The game would ultimately arrive and pop that dream boy, that All-American I created in my head, with a thumb tack. But for those few precious minutes when everyone stood addressing the flag, my goals felt both large and accomplishable. Before one playoff game in my sophomore year of high school, I closed my eyes, swayed back and forth to the anthem, and envisioned canning seven three-pointers to lead my outmatched team to victory. After the fictional game I played out in my head, this dream character who bore an uncanny resemblance to me interviewed for the local newspapers and television stations. Beautiful girls ran to him and professed their love and adoration. His high school coach awarded him a starting role. College coaches patted him on the back and promised to stay in touch. Young children wanted autographs.
But fiction harshly morphed into reality as soon as the anthem ended. My real self, pimpled and gangly, finally entered the real game eight minutes in and promptly fired his first three-point shot. It headed directly toward the net and my pre-game visions of grandeur were coming true. But the guided missile malfunctioned and clanged off the back rim, close but not quite. I missed both shots I took that day, a far cry from the success I dreamed of during the anthem. I did not lead my team to victory, I did not score a single point and we lost on a controversial buzzer-beater that was actually released a full second after the horn sounded. I can still remember my teammates’ reaction to our loss, the tears and the anguish and the quivering lips, the hugs, the promises that we would do better next season, and the faraway look in the seniors who knew there would be no next season. But I also remember the excitement of standing for the national anthem, the beauty of those two minutes when I thought I could score 30 points, lead my team to a championship, and then walk off the court with college recruiters chasing me and my arms draped around two swimsuit models. For two minutes, anything seemed within reach.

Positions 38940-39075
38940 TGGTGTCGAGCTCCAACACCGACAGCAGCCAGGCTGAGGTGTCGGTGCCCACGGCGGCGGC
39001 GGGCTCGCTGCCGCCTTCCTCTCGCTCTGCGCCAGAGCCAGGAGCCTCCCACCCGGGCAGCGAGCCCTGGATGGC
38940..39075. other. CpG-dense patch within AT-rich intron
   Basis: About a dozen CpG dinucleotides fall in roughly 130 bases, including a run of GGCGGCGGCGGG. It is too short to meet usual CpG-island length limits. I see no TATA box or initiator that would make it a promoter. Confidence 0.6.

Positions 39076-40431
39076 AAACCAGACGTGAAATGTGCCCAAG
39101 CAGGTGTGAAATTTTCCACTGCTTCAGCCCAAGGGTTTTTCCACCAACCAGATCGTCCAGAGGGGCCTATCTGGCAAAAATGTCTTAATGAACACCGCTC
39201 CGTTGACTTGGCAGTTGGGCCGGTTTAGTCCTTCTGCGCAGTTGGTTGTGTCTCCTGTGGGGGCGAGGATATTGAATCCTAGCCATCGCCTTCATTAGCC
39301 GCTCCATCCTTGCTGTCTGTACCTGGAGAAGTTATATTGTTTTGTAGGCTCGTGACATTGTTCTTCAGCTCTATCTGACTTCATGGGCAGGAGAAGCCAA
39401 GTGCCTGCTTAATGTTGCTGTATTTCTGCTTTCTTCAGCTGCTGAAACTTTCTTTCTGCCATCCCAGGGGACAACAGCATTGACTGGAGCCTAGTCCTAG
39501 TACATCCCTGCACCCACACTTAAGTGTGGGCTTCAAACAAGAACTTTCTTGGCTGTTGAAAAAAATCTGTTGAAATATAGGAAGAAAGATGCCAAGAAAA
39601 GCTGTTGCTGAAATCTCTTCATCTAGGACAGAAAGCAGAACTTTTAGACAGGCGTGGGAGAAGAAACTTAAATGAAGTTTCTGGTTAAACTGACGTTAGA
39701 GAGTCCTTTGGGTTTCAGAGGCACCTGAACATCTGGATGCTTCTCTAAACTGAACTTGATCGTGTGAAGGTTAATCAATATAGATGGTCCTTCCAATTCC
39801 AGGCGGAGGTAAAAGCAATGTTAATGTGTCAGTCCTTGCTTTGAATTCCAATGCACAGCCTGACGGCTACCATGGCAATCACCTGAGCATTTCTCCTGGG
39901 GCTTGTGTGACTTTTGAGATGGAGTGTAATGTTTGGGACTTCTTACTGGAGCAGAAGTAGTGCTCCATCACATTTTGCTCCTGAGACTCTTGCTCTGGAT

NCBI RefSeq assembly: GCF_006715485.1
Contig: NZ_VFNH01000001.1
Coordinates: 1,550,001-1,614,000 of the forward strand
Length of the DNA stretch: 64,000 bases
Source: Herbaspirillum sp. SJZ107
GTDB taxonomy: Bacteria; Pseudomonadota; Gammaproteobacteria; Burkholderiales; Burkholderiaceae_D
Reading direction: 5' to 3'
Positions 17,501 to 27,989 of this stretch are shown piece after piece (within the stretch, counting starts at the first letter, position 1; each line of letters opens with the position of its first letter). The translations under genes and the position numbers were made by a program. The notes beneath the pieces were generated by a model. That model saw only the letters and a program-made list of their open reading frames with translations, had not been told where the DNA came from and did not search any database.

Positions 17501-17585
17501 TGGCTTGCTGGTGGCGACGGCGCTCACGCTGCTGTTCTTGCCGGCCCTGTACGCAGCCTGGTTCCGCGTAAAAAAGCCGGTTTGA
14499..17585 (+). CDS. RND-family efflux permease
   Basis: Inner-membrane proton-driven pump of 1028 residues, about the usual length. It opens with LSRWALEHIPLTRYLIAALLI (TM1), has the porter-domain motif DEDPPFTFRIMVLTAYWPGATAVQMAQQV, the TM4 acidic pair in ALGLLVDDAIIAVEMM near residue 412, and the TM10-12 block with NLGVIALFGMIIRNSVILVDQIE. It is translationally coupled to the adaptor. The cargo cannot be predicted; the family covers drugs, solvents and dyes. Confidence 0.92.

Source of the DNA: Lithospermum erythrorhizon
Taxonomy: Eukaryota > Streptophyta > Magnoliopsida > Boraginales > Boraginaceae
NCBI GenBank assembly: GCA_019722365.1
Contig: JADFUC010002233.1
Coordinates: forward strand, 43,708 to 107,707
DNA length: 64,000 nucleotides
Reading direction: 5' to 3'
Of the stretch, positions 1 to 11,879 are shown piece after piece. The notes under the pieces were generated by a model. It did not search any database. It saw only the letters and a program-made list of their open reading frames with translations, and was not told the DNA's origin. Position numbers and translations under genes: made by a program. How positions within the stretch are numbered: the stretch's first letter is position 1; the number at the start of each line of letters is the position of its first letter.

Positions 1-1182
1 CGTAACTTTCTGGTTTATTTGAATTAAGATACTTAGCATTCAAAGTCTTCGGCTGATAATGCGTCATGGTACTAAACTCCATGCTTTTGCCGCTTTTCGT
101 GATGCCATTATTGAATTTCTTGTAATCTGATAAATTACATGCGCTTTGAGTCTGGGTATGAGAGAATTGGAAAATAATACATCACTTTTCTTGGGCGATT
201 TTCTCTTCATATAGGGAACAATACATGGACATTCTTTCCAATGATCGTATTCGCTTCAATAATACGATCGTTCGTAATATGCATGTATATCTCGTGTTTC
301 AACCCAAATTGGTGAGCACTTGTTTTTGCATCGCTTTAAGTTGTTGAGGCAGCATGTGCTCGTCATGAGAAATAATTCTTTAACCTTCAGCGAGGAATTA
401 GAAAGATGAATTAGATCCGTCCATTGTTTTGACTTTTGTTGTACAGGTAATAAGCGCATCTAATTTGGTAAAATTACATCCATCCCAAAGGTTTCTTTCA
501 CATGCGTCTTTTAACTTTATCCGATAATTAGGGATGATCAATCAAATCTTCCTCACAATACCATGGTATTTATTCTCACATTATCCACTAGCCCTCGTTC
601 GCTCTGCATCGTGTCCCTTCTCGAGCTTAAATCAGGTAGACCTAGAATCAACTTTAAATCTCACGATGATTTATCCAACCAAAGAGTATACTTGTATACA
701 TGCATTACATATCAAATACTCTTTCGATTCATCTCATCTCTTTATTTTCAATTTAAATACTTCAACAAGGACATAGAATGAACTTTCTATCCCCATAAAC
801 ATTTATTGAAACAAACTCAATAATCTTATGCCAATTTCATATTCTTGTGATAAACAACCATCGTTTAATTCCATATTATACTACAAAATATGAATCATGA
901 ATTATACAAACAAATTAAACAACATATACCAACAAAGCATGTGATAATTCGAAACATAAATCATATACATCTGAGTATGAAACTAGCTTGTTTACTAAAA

By the time I entered my senior year of high school, most of the teammates who stood alongside me for the anthem doubled as my best friends. There was T.J. Hollins, my surrogate brother who entered my life as a 6th-grader. At that point his body had already begun to ripple with muscles, and my AAU basketball coach intelligently recruited him to join our team. I remember gaping at T.J. during our first practice together, eyes wide and jaw dropping. No other 12-year old I knew had such a developed physique, so the first question I ever asked my future best friend came naturally: “How many pushups can you do?”
During anthems that year, T.J. and I stood beside all our other teammates, all our other best friends. Matt Katz, the type of player who rarely made mistakes, the type of person who could lead Martin Luther King Jr. into war. Mac Sullivan, a refreshing soul, a laid-back killer, a rugged bastard who needed his next rebound like Seattle-ites need an umbrella. Dan Potito, a temperamental youth who would mellow after we graduated high school, someone who could crack a joke one second then sucker-punch the wall in fury the next, the team’s most underutilized player. Paul Kennedy, the lone junior in the starting lineup, a tattooed Irishman who treated the three-point line like a PGA player treats the ladies tees; Paul preferred to shoot from many feet behind the arc. Vilenti Tulloch, a self-described pretty boy who carried a handheld mirror at all times and could provide instant offense off the bench.
And me, a boy in love with James Naismith’s game, a boy who always realized his basketball career would peak in high school, a boy who would follow basketball wherever it would take him nonetheless, a boy who possessed an island of big-time dreams surrounded on all sides by debilitating insecurities, a boy who pretended to have everything figured out but really didn’t have a goddamn clue.